But knowing the neurons which fire when a head is in pain is not the same thing as knowing what pain is, any more than you can know what value is by studying the material qualities of paper banknotes. Neuroscience has, she explained, no real place for the word ‘headache’ in the story which begins with a bump on the head and ends with the arm reaching for an aspirin. Perhaps the head *is* hurting, but when she peers inside the brain, she sees only an electric symphony of firing neurons, not the feeling of pain. As the day drew on, more scholars were summoned to give their accounts. Each was posed the Oracle’s question, but none was able to answer it. With each sigh or shake of the head, their divisions were thrown into starker relief. To join the psychologist came the thinkers of the human sciences; economics, sociology, anthropology. They could deliver sermons in the language of the mind, and filled their books with talk of thoughts, beliefs, desires, and their sister concepts. But they could not offer a material account of these things – of what, exactly, a headache is as an arrangement of physical stuff. Then there were the natural scientists; a great swarm of physicists, chemists, biologists, geologists, and engineers, who filed in to stand behind the neuroscientist. Like her, they spoke fluently in the language of the natural world, setting out with rulers and scales to understand the universe in terms of physical concepts. But each was mute on the topic of mental life. None saw a place for headaches in their explanations of the universe, any more than they saw one for imps and fairies. At hearing all this, the King, who had until now been silent, wondered aloud (and in fouler language than mine) what good their sciences could be, if they couldn’t make sense of so simple an idea as the width of a headache. One side knew about headaches, the other about widths, but nobody could bridge the linguistic rift and pose the Oracle’s question in words which their science could make sense of. None could say what it meant for a jumble of atoms to feel pain. Dejected and impatient, the King returned to Delphi and begged for another audience with the Oracle. He marched up to where she sat, on a dais lit by sunbeams, and accused the gods of tricking him with an impossible question.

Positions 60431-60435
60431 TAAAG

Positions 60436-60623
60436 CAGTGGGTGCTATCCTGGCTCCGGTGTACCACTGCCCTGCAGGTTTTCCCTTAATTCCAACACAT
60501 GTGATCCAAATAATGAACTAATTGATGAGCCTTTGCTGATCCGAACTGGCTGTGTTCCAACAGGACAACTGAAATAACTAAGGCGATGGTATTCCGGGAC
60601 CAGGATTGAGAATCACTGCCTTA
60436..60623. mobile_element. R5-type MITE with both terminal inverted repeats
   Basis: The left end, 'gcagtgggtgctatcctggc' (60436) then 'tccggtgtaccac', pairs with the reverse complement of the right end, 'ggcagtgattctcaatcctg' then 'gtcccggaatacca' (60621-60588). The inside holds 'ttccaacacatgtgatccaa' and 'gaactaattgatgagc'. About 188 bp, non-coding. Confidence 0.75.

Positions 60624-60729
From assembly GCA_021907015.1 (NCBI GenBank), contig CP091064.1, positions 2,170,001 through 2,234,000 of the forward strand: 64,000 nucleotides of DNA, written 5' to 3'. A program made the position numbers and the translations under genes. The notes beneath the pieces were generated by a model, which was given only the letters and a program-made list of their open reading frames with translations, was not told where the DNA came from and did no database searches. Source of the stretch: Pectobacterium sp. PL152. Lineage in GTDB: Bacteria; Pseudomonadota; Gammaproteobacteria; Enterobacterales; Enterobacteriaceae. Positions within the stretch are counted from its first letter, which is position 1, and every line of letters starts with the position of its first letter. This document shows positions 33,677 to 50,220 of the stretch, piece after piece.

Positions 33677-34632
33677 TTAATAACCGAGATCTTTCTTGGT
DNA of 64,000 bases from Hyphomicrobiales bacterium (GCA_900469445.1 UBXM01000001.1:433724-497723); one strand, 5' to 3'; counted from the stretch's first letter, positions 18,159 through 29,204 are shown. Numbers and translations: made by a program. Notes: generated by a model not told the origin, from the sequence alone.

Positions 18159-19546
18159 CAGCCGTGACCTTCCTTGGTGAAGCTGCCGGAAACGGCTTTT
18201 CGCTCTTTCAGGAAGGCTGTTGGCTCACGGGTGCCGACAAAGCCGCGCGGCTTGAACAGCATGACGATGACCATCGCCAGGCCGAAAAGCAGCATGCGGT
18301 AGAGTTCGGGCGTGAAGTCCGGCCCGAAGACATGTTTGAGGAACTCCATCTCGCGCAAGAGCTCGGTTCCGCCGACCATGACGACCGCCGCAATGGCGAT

This, as it turned out, was a slight severe enough to earn their indignation. The Oracle’s lips moved, and the voice of Apollo emerged: “That is a serious accusation.” The King relayed the testimonies of his scientists, that for all they could tell, the question was nonsense. If, he reasoned, we cannot ask sensical material questions about minds, like how wide or heavy or pink they are, then they must be immaterial things. Pain, like the number four or the concept of liberty, has no width, no physical presence in the world, and so the question was a trick. Apollo’s answer came in the form of another riddle: “Do atoms have a physical presence in the world?” The King feared yet more travel and fruitless exchanges with academics, but much to his relief, this time the god did not wait for an answer. “Nobody has ever seen an atom,” Apollo continued. “They are too small. All we see is a footprint, a beep on a measuring machine here, the buffeting of a pollen grain there, a set of causes and effects which somebody one day pointed to and said “let’s call that an ‘atom’. This is all it really means to *be* a physical thing, to sit as a node in the causal web of other physical things, influenced by them and influencing them in return. For what would be the difference between a world made of physical atoms, and a world made of non-physical entities which did all the same things? If water really boils thanks to angels hiding in the kettle, after all, then angels hiding in the kettle are really just heat.” The King pondered for a moment. “But surely not everything with causal powers is a physical thing? What of abstract things, like businesses or governments? You can’t touch or feel a government, and they certainly don’t have widths, and yet they can affect and be affected by goings on in the natural world. When I need taxes, I tell the government, and when the government shows up at your door, you pay it taxes. Cause and Effect.” “Ah,” replied Apollo, “but there is no mystery there. A government can influence the world and be influenced in return because the word ‘government’ is just a label we apply to a great assemblage of physical entities – politicians, bureaucrats, police officers – who act together in concert. The government may collect taxes, but it is the tax man, not the abstract concept of the State, who rings the doorbell. The parts may exist in constant flux, but without any parts, the government would, like that of ancient Babylon, be only an idea or a memory. So as far as cause and effect go, a government just is the sum of those parts, just as an ocean wave just is a rhythmic disturbance of water molecules. “ With this, the King was forced to agree, but confessed he didn’t see the point.